("Robots painting an imagined future" - https://labs.openai.com/s/DVLdRxX1ttkpr02Y3E0GmHon).
This month I got access to DALL.E - the AI tool for generating images from text prompts. It's astonishing. It feels odd using it, almost an amplification of the blank canvas problem. I spent a lot of time looking at images that were created by DALL.E and reading the descriptions of those images, and thinking how clever, how astonishing. The emotional response when starting with the text, and hoping to have a kind of an image come into view is very different. It has ranges, surprise, jaw dropping astonishment, frustration, disappointment. I got 50 credits to start with, and so have been a bit selective in using them. It might be different again if the API were available untapped, and if the response times were improved by a few factors. Those things are sure to happen. right now I'm fumbling in the dark, with moments of inspiration emerging.
I am sure that these kinds of tools will very rapidly become an accepted, and normalised. Frank Chimero described this process over a decade ago: https://web.archive.org/web/20100909050013/http://blog.frankchimero.com/post/1059696119/there-is-a-horse-in-the-apple-store, but there is still a lot of magic to get through with these class of tools.
People are talking now about prompt engineering, where you create some heuristics that interact with the model to drive towards some level of desired result. I like the idea of prompt prospecting, it's an exploration. We don't have any rules that we can go with because the models have been trained on such large corpora of data.
If you are lucky enough to get access, then the following prompt book is a great overview of the kinds of things you can do with Dalle.e https://pitch.com/v/DALL-E-prompt-book-v1-tmd33y. It has limitations and some of those are mapped out nicely in this blog post - https://www.lesswrong.com/posts/uKp6tBFStnsvrot5t/what-dall-e-2-can-and-cannot-do
I intend to use the shots I have left to do some exploration of scholarly themed prompts, but for now here are some of the hits and misses that I've had in the week or so that I have been playing with this.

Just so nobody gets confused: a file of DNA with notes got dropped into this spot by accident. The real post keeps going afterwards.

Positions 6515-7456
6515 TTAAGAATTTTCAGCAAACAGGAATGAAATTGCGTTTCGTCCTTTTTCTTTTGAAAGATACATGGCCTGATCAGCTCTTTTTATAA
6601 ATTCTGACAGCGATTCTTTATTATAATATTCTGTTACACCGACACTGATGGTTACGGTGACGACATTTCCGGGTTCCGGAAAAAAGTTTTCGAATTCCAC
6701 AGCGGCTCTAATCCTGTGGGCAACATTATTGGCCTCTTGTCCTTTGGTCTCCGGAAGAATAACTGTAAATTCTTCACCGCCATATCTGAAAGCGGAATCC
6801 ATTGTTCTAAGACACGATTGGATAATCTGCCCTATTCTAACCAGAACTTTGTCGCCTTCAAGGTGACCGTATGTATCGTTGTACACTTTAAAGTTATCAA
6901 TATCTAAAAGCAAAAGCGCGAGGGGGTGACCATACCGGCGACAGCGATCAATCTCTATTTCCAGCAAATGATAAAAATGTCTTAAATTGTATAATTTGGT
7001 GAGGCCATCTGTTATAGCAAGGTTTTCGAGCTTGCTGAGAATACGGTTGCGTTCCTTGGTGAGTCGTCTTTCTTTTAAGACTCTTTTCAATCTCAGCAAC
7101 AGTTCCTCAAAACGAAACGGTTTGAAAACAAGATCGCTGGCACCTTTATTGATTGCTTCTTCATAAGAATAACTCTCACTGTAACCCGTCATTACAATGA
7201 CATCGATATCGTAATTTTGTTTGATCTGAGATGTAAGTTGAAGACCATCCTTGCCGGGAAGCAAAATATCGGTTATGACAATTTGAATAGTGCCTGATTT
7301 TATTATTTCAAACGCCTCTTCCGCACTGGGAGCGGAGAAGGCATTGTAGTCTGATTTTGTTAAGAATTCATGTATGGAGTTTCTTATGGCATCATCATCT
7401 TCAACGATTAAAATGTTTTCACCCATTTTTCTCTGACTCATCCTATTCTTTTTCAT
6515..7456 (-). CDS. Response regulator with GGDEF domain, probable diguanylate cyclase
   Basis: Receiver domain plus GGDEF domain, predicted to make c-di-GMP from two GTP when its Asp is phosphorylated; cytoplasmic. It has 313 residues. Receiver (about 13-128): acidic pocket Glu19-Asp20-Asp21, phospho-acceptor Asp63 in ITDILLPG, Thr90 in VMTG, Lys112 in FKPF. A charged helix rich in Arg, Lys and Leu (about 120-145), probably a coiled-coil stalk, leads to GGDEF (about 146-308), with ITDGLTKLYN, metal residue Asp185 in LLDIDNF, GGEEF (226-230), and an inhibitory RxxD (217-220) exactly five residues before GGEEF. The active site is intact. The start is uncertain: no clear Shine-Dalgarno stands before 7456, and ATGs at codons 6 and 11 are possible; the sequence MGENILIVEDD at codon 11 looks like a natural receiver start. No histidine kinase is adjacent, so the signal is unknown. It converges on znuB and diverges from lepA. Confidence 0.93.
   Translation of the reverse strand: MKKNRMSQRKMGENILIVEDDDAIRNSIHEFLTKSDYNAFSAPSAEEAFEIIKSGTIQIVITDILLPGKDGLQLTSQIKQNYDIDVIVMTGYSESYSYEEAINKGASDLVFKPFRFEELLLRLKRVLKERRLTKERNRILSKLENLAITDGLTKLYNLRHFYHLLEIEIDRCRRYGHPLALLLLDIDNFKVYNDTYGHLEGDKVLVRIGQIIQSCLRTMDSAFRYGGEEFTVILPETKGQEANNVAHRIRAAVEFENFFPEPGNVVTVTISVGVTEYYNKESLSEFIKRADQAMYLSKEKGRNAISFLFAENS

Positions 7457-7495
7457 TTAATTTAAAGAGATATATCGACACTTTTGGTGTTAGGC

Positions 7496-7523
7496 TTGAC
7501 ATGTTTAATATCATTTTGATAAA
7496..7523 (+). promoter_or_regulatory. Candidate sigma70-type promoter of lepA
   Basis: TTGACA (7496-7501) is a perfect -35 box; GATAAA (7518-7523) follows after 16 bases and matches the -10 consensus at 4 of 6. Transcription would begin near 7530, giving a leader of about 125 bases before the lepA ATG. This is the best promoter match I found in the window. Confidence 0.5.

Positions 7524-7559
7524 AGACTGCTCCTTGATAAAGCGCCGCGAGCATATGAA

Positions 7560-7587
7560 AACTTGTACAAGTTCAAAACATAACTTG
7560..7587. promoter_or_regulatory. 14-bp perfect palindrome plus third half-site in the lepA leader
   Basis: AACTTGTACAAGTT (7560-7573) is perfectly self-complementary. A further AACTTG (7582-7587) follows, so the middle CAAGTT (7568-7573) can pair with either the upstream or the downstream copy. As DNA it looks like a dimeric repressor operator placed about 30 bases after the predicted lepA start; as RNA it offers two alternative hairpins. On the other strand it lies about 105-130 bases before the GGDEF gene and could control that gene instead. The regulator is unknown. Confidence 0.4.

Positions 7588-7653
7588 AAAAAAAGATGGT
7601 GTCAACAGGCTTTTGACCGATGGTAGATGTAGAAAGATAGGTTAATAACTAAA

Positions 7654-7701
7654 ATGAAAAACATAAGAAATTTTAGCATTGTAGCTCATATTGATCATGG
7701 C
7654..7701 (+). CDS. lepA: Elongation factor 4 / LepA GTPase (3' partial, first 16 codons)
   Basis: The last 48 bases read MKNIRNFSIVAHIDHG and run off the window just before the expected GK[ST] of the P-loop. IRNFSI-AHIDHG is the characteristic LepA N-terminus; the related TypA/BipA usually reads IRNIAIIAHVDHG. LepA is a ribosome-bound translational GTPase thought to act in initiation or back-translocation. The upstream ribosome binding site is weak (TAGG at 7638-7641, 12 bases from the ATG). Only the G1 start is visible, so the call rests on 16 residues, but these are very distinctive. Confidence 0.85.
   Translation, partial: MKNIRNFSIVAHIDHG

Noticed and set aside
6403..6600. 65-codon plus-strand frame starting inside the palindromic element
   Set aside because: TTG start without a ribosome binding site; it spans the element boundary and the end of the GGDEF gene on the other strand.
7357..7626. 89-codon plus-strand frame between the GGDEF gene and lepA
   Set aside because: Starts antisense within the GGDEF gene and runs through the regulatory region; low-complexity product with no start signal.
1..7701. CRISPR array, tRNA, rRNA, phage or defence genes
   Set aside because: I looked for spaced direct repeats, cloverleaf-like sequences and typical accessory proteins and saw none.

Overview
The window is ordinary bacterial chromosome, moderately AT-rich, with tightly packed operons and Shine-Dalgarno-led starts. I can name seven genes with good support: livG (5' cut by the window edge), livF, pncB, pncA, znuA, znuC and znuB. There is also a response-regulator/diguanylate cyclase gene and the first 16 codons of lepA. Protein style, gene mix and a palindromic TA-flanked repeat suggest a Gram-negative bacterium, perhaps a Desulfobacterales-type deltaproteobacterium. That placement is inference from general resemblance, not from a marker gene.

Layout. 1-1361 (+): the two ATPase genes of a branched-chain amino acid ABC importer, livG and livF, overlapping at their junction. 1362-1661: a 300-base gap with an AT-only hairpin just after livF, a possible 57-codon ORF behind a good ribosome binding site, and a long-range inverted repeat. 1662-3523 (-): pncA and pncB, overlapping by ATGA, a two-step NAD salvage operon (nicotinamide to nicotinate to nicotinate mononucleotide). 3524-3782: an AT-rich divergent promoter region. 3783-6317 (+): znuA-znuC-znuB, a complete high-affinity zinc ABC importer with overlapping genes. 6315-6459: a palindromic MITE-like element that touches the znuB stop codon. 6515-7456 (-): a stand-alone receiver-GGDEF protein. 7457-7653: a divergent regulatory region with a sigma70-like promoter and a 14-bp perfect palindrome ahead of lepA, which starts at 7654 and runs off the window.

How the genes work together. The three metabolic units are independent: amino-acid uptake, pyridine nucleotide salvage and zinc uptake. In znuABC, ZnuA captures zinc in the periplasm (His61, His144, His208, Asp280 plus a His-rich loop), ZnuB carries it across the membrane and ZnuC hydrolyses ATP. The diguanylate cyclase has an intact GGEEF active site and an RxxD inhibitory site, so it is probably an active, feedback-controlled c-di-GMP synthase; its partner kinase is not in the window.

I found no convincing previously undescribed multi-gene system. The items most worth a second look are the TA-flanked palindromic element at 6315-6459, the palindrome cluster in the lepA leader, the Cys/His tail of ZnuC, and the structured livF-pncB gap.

There is a freely available model called DALLE mini. There are a number of sites where you can interact with it, and you can even get the code and run it yourself on a Google Colab space. I did both to start to interact with these kinds of models. I found the difference between the free model and DALL.E is that the latter if much faster, and provides higher resolution images. For the following prompt "lego mini figures enacting the passion of the christ" I got the following result from Dalle mini:
The equivalent results from DALL.E are:
Stylistically they are very similar.
One of the first images I created was for my daughter, who is a huge fan of unicorns:
(a super cute and fluffy baby unicorn https://labs.openai.com/s/iKFOwPqn6AwJp0LpkeOiJIJn)
For my niece I generated the following image of a cat playing with an orange:
(cute kitten playing with an orange - Leica image - https://labs.openai.com/s/Fov3By4YiYsT40Rhfwz9kEz9)
I knew that DALL.E can do interesting things with directives about art styles so I tried:
(A family playing board games in Switzerland - line art https://labs.openai.com/s/wgTkfUqKKfo5WeKk3P7mbu5s)
After reading through the prompt book mentioned above I tried some prompts to get to something more realistic looking:
(portrait of a rugged climber, studio lighting, New York Times, warm 2700K, dark background, with bokeh. - https://labs.openai.com/s/wCjWlfK8j9xf7c7NcHlx3hsq)
(A close-up black & white studio photographic portrait of royal robins, dramatic backlighting, 1973 photo from life magazine - https://labs.openai.com/s/8GhNPDhn5hoswqYSCL3As0my).
I'm going to continue exploring the tool, but it is clear that there is huge potential here. I don't know how that is going to pan out, but how we create is always being shaped by the shape of the technologies that we adopt.
There was a very nice write up in the Guardian a few weeks back on the experience of some artists working with generative models What came across to me in their reflections is that they had all adopted the use of some form of image banks, be that Google images, flickr or their own bank of images. The underlying methods have been infused with digital elements. Much in the way that we now function largely simbiotically with our devices. So DALL.E is just another step along this path. https://www.theguardian.com/technology/2022/jul/10/dall-e-artificial-intelligence-art